1. Non-food credit growth slips back to 5.08%

Non-food credit growth slips back to 5.08%

Growth in non-food credit slipped back to its mid-March level of 5.08% year-on-year (y-o-y) during the fortnight ended April 28, from 6.38% y-o-y in the previous fortnight, according to data released by the Reserve Bank of India (RBI).

By: | Mumbai | Updated: May 10, 2017 5:18 AM
The drop in loan growth is in line with the seasonal phenomenon of companies, mutual funds and non-bank finance companies repaying the short-term loans taken to meet their year-end requirements.

Growth in non-food credit slipped back to its mid-March level of 5.08% year-on-year (y-o-y) during the fortnight ended April 28, from 6.38% y-o-y in the previous fortnight, according to data released by the Reserve Bank of India (RBI).

Outstanding loans to companies and individuals dropped below the Rs 75-lakh crore mark to Rs 74.9 lakh crore.
The drop in loan growth is in line with the seasonal phenomenon of companies, mutual funds and non-bank finance companies repaying the short-term loans taken to meet their year-end requirements. Such loans are usually made in the last fortnight of a financial year and as such lead to a jump in the loans outstanding and credit growth for that fortnight.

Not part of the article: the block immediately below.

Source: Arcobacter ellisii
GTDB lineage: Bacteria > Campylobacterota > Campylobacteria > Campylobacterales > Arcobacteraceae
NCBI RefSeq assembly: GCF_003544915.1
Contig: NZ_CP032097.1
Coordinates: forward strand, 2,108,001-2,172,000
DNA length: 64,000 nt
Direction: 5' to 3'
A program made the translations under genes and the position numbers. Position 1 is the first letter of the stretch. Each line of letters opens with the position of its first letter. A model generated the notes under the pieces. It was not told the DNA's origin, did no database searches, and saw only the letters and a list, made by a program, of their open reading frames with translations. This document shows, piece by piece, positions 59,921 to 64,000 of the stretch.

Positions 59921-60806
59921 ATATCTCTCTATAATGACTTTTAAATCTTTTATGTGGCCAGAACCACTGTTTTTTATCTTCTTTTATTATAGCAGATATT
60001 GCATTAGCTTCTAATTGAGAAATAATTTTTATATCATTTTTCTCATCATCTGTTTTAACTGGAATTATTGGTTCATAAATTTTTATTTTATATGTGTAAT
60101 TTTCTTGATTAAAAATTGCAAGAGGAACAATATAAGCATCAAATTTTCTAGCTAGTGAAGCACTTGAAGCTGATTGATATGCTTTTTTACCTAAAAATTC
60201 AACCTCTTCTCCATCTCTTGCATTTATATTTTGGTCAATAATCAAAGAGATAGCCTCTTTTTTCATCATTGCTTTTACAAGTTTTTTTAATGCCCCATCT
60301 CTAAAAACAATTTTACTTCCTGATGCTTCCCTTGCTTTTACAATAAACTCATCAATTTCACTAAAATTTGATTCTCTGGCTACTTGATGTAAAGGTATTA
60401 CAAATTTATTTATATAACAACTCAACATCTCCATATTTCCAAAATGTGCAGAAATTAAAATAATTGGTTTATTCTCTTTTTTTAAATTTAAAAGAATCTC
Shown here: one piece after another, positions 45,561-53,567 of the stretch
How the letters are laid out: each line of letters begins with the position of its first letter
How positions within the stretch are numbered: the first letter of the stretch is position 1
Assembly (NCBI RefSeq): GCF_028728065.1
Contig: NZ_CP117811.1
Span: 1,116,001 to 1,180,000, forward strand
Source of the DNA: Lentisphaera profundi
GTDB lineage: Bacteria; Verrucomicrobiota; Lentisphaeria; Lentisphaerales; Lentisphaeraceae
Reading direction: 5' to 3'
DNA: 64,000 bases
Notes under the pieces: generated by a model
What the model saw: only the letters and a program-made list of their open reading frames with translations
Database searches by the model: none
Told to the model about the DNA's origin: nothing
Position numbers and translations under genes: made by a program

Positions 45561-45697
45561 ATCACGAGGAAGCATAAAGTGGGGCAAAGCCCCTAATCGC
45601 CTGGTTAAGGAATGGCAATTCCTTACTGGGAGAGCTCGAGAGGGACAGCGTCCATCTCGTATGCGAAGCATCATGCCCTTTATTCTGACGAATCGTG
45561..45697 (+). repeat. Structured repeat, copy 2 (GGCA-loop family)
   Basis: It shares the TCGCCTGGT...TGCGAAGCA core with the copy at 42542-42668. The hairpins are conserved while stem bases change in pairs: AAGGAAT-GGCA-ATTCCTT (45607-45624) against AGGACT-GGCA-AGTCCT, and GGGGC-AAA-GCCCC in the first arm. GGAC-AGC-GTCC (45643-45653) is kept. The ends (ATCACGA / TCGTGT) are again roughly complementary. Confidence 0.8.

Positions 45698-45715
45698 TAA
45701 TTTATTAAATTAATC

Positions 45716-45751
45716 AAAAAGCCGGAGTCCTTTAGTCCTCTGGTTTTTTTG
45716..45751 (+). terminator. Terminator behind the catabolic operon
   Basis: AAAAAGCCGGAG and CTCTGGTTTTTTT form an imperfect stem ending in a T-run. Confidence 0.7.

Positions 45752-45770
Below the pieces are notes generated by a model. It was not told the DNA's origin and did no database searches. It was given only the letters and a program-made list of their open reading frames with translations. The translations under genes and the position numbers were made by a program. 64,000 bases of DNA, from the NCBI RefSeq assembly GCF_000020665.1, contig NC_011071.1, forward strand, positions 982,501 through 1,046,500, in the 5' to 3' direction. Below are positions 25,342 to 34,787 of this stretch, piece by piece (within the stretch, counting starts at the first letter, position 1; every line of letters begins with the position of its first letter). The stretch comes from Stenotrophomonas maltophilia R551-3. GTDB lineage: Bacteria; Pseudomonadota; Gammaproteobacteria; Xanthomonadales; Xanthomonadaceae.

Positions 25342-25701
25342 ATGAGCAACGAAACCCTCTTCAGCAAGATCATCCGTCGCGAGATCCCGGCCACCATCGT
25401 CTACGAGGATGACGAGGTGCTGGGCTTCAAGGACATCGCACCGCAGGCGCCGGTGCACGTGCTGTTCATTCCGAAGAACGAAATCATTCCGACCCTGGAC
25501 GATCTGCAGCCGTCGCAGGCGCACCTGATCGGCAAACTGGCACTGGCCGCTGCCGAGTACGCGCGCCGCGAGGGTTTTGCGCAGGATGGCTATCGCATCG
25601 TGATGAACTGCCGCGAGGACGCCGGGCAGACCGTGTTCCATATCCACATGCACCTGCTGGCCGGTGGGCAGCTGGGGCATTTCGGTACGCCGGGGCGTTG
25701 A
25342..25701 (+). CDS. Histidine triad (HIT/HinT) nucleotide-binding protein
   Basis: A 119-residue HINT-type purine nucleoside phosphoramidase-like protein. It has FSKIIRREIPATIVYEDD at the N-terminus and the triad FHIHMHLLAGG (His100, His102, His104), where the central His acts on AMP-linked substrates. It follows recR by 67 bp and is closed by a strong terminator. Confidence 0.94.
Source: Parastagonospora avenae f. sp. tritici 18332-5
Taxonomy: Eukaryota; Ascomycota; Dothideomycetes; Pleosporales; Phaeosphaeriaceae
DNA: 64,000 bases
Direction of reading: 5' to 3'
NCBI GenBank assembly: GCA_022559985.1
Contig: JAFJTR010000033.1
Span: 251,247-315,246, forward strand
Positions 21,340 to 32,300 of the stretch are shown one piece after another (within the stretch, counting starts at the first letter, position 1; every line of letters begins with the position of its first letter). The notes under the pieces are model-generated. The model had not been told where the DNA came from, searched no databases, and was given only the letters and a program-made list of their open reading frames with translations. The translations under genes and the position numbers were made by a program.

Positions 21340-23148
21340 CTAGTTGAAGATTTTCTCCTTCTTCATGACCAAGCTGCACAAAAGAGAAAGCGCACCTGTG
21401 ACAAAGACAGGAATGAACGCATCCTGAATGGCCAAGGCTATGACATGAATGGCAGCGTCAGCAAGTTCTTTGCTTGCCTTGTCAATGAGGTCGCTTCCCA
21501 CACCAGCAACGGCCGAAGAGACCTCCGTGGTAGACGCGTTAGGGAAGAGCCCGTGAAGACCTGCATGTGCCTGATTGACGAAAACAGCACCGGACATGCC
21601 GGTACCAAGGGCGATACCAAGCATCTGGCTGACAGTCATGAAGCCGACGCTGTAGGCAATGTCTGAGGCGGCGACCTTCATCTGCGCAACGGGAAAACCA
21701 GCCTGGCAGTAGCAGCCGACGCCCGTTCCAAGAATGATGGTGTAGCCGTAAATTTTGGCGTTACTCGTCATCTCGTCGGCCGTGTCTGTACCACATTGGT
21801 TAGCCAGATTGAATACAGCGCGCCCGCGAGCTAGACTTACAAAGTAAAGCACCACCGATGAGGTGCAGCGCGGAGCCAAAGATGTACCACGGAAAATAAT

Total bank credit rose 4.33%  year-on-year to Rs 75.45 lakh crore, as against a 5.52% growth in the previous fortnight. Aggregate deposits with the banking system grew at the slowest pace y-o-y — at 10.33% — to Rs 105.09 lakh crore. Apart from lending, banks also see a surge in deposits during the last fortnight of the financial year as inflows from the government and its agencies enter the banking system.

The credit-deposit (CD) ratio of the banking system, or the proportion of deposits deployed as loans, fell 25 basis points (bps) from the fortnight ended April 14 to 71.8%. Credit growth has been subdued in recent quarters in an environment of muted private-sector investment. In addition, increased levels of disintermediation have also hurt demand for bank credit. Analysts expect retail loans to continue to support credit growth as corporate demand remains subdued.

However, overall credit growth is also expected to recover in the coming quarters.

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